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Melissa Bernstein is the co-founder and chief creative officer of Melissa & Doug, a global toy company committed to igniting imagination and a sense of wonder in all children. Concerned this generation of children is missing out on the kind of unstructured downtime that enables them to find their passions and purpose, Melissa is leading a movement to Take Back Childhood to fight for free time and all the countless ways to enjoy it.

Melissa is an alumna of Duke, but not of BOW.


What made you take the risk to start your own company from your garage?

We went the path of convention initially, and I went into investment banking and my husband into advertising and very quickly, I more than he, felt like a flower without sunlight and water. I wasn't doing what made me feel good about myself, and that career for many is their passion and they can look at numbers and make them do things that no one could ever think and turn them into something magical. But for me, when I looked at a number in a spreadsheet it just looked like a boring old spreadsheet. And I think Doug was in a more creative pursuit and enjoyed it, but we both felt that itch to be doing something that had greater meaning and made us feel like we were able to impact someone outside the corporations we were in. We were at the point where we didn't even think it was a choice, it was crucial to living to get off the treadmill and do something else.

Looking back, what was the biggest mistake you wished you had avoided?

Everything. Just everything--from making mistakes in products, to making mistakes with people, to making mistakes for strategy. I mean we basically never had a mentor and did it all on gut, only the two of us, and because of that, made every conceivable mistake you can make. The only reason we're still here is one, because we learned from that and changed, and two, because we didn't give up and just quit. So I don't think there's a mistake we didn't make.

What has been your favorite part about leading the Melissa & Doug Entrepreneurs program so far?

Making it so that they don't make the same mistakes that we do. And it's sort of the perfect culmination of nearly 30 years of doing this business and over those years you learn those things. There were, of course, a lot of trials and tribulations, and being able to take that knowledge and use it to help others before they make a lot of those same mistakes is so powerful.

How has your role within the company changed over time as it’s grown and evolved?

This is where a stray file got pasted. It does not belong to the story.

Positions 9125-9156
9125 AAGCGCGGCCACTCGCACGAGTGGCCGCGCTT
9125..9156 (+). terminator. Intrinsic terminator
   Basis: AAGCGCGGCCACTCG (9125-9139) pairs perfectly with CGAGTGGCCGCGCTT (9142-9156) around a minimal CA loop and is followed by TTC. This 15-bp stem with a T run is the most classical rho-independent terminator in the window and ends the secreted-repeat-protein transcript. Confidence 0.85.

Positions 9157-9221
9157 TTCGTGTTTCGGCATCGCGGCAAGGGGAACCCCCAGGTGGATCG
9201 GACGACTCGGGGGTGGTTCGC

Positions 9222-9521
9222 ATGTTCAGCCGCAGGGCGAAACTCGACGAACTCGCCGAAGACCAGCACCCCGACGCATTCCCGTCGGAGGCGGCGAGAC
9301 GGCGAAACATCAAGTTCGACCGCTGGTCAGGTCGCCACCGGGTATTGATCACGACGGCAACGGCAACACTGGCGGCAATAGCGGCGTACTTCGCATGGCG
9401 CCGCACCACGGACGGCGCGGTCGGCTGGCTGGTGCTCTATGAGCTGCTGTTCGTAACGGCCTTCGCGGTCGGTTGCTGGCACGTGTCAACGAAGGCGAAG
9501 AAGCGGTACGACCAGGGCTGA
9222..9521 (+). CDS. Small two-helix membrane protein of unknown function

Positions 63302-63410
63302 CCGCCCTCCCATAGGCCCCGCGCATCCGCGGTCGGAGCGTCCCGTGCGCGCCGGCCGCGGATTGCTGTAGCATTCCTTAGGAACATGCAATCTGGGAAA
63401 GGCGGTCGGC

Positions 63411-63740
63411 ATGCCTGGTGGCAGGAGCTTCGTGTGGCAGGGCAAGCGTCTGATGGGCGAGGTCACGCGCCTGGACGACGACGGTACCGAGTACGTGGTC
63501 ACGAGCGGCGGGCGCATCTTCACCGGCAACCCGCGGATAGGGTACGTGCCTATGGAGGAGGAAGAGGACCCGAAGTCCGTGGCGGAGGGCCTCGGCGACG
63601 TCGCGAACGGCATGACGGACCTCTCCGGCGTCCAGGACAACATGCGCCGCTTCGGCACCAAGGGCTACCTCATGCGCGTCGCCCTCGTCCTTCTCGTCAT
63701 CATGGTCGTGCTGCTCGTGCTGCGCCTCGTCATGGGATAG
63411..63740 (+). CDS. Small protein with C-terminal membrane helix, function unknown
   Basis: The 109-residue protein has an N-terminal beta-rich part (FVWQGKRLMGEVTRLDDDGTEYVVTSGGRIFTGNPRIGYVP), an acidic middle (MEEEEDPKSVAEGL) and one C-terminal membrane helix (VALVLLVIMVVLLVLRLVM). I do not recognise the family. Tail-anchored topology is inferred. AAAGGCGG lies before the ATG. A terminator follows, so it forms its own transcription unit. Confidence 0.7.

At the beginning in any start-up, you are everything and you wear every single hat. I was our only sales person for a dozen years, and I created all the product. As we've grown the real joy for me was I was able to step away from sales and focus 100% on creating the product. So, that's what I do now--I run the whole creative team, and that's my real love and where I can make the biggest impact so I focus as much as I can on that.

What influenced your decision to switch from just making educational videos to toys and what was the hardest part about changing direction?

We didn't change direction, actually. Our philosophy from the beginning was to create playthings that are a Launchpad for a kid's creation. The videos were that we couldn't stand kids just robotically watching T.V. and that if they had to watch T.V. we are going to make them interactive and get kids engaging with what they're watching. The key philosophy has held true through that and through today. The puzzles, which were our first category, were really just an articulation of that philosophy which is to create playthings that are different, fun, fresh, and rethink play patterns that have been around forever in a different way.

We never believed we were a niche. Every category we went into, people tried to sort of put us in a box. They would say, 'Oh, they're a wooden puzzle company' and then we created wooden toys so they said, 'Ok well they're still wood so they're just a wooden toy company'. Then we created a stuffed animal/plush category and they were kind of like, 'Wait what do we call them?', but we're a Children's company. People feel that need to define you but we never felt that need. We always said that anything that helps aid a child to reach their full potential and facilitates play in any sense is something we could conceivably do.

How has the startup scene changed since you created your company?

When we did it, nobody did it. Today it's very conventional to get off the fast track and do a startup. When we did it people looked at us like we were crazy and told us we were crazy. If I can do it having zero experience in the industry and even in my role, anybody can do it. It's really more the attitude and desire than the actual skills.

What advice would you have for those interested in entrepreneurship or starting their own companies one day?

There's really one key learning or advice I would give everyone. I always joke that we should make a T-shirt that says 'Just Focus on the Product, Dammit'. My advice would be to not get distracted with anything other than the product. What I see, almost continually with young entrepreneurs and millennials, is they want to focus on a lot of other things other than their product. They get really excited about the route to market, and their branding and their logo and messaging and marketing strategy and photography and packaging. They forget that without the most amazing product ever that is solving a problem, and within 30 seconds they can tell me the 3 things that make it better than anything on the market, without that they have nothing. All of those other things don't matter until you have a product that is transformative.


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